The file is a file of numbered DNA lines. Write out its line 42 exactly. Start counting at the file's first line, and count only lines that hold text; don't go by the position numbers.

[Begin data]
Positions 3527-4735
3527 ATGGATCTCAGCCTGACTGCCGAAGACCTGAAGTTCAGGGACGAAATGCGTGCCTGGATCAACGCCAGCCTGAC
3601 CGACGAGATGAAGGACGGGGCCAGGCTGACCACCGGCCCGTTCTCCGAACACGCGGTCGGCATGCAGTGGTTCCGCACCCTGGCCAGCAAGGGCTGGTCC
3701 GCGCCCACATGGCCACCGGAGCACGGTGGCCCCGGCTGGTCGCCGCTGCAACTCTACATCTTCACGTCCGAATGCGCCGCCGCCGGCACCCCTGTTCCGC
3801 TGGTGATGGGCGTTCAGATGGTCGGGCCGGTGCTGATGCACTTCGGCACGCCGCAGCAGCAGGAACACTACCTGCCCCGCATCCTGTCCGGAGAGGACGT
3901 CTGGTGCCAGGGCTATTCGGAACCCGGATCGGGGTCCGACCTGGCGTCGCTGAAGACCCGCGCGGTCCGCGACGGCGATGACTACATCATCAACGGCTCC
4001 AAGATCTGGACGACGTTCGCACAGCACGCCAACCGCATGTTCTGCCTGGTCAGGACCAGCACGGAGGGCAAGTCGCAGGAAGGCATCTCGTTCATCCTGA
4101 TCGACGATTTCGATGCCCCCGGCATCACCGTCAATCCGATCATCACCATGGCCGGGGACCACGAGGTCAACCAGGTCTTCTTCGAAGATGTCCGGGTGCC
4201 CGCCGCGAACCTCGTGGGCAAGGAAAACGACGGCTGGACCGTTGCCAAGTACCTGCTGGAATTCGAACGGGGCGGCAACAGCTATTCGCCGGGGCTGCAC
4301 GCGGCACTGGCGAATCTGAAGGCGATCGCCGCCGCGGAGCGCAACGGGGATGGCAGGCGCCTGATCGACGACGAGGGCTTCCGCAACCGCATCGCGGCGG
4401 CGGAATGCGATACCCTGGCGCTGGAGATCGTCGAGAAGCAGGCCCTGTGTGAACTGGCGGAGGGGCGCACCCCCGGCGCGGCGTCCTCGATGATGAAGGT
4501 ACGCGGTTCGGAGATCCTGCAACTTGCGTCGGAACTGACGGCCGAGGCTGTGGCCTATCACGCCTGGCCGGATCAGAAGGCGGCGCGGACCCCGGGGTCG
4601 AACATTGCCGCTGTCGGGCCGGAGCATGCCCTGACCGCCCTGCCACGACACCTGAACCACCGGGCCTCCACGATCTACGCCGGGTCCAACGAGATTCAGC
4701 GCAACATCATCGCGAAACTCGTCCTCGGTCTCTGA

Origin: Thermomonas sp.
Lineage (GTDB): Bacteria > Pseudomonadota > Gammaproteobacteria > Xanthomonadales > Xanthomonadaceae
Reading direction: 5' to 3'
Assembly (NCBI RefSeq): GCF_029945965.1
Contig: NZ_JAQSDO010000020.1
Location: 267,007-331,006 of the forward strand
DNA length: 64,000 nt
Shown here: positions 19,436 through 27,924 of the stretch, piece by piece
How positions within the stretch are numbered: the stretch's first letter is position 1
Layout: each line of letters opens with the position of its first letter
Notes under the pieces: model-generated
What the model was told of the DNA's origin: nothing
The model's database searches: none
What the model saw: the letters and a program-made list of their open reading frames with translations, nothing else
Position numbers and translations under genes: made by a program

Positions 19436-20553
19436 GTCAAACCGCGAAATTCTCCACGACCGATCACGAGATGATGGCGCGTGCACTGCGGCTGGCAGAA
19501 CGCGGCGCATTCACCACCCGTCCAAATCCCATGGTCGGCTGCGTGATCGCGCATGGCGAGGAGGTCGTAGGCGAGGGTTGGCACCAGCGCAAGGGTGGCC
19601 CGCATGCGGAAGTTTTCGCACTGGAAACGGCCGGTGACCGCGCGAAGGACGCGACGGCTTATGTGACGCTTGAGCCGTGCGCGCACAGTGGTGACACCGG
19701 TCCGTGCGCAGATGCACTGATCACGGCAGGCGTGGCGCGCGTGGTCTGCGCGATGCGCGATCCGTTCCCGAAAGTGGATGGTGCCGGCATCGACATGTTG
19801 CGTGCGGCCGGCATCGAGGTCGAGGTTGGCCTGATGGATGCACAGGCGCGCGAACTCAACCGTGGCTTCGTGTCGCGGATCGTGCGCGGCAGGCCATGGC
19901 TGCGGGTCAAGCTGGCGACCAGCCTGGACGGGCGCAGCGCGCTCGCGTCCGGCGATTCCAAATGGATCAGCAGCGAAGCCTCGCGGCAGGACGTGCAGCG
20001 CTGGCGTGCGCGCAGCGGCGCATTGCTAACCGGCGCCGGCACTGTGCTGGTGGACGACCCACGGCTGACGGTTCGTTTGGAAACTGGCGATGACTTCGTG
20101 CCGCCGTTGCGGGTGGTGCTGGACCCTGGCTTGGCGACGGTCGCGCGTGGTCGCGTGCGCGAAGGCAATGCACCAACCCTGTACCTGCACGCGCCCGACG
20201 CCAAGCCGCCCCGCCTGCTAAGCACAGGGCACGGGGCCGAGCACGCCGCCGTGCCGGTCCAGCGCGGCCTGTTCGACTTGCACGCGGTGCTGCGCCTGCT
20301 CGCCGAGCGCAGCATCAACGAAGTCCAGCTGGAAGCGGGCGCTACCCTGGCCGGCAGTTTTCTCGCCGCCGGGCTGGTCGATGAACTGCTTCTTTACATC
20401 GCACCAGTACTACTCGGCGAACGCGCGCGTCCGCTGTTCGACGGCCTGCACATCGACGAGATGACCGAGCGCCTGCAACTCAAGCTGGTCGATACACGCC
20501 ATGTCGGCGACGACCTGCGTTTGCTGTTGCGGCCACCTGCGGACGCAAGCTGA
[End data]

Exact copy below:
20501 ATGTCGGCGACGACCTGCGTTTGCTGTTGCGGCCACCTGCGGACGCAAGCTGA